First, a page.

* quantum algorithms

* models of quantum computation

* quantum complexity theory

* simulation of quantum systems

* quantum cryptography

* quantum communication

* quantum estimation and measurement

* intersection of quantum information and condensed-matter theory

* quantum coding theory

* fault-tolerant quantum computing

* entanglement theory

Important dates:

* Paper/Talk/Early-Poster submission deadline:  May 16, 2016

* Decision notification:  July 5, 2016

* Final manuscript deadline:  July 23, 2016

* Late-Poster submission deadline:  August 17, 2016

* Conference:  27-29 September, 2016

Two tracks: Conference(talk + proceedings) and Workshop(talk only). As the goal of TQC is to bring together researchers on all aspects of quantum information, submissions are solicited for two tracks:

* Conference (talk + proceedings): Submissions to this track must be original papers that have not previously appeared in published form. Accepted papers will be presented orally at the conference and will appear in the conference proceedings. The proceedings will be published by the OpenAccess LIPIcs (Leibniz International Proceedings in Informatics).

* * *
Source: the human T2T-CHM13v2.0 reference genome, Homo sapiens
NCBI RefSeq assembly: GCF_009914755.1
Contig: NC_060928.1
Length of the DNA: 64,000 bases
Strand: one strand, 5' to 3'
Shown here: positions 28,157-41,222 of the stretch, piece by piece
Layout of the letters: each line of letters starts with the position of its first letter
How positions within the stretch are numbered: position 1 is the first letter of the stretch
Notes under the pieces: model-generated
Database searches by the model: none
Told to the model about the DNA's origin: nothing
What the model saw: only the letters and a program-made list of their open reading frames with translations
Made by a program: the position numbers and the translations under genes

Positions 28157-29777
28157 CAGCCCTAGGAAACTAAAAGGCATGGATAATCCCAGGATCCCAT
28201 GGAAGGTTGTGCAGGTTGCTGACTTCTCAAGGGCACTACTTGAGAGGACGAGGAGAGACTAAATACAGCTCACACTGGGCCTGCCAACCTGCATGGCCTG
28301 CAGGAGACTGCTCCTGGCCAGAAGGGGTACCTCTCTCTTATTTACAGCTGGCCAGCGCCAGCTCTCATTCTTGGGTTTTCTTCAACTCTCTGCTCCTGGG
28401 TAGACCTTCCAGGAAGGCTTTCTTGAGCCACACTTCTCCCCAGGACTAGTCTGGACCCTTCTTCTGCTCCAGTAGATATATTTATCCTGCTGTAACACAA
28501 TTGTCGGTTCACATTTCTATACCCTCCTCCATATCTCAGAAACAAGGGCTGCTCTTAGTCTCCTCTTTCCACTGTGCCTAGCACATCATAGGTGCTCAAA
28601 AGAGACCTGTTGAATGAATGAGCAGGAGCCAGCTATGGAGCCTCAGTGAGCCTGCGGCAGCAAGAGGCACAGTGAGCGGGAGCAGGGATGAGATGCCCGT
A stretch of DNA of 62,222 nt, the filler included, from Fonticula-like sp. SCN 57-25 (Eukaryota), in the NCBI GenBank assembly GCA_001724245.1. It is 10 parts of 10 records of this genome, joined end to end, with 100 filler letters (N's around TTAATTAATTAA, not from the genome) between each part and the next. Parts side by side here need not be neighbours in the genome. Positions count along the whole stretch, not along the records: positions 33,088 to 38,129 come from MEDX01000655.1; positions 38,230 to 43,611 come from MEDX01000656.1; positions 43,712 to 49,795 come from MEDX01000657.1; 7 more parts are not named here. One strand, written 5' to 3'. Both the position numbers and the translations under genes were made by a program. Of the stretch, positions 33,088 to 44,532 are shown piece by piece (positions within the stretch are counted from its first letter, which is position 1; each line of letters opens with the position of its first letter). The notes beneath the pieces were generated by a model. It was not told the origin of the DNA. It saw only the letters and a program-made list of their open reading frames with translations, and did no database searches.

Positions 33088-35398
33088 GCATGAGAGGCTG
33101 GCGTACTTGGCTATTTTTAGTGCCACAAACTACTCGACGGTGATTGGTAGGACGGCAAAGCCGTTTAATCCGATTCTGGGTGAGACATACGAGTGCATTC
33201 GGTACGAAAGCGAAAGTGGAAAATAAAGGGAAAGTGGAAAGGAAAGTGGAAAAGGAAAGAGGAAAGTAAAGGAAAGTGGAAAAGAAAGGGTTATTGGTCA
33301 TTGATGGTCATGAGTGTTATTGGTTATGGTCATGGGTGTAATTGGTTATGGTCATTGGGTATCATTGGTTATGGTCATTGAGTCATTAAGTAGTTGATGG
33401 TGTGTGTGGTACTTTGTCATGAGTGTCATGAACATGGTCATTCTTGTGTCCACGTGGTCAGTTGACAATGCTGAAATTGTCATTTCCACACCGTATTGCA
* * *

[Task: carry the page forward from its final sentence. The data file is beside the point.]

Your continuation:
* Workshop(talk only): We solicit submissions for talk-only papers; accepted submissions will be presented orally at the conference but will not appear in the proceedings. This track allows authors to publish their work elsewhere and accepts already published material.

Programme committee:

* Gorjan Alagic

* Gilles Brassard

* Anne Broadbent (chair)

* André Chailloux

* Giulio Chiribella

* Frédéric Dupuis

* Joseph Fitzsimons

* Steve Flammia

* Sevag Gharibian

* Stacey Jeffery

* Elham Kashefi

* Iordanis Kerenidis

* Xiongfeng Ma

* Laura Mancinska

* Carl Miller

* Mio Murao

* Marco Piani

* Christopher Portmann

* Robert Raussendorf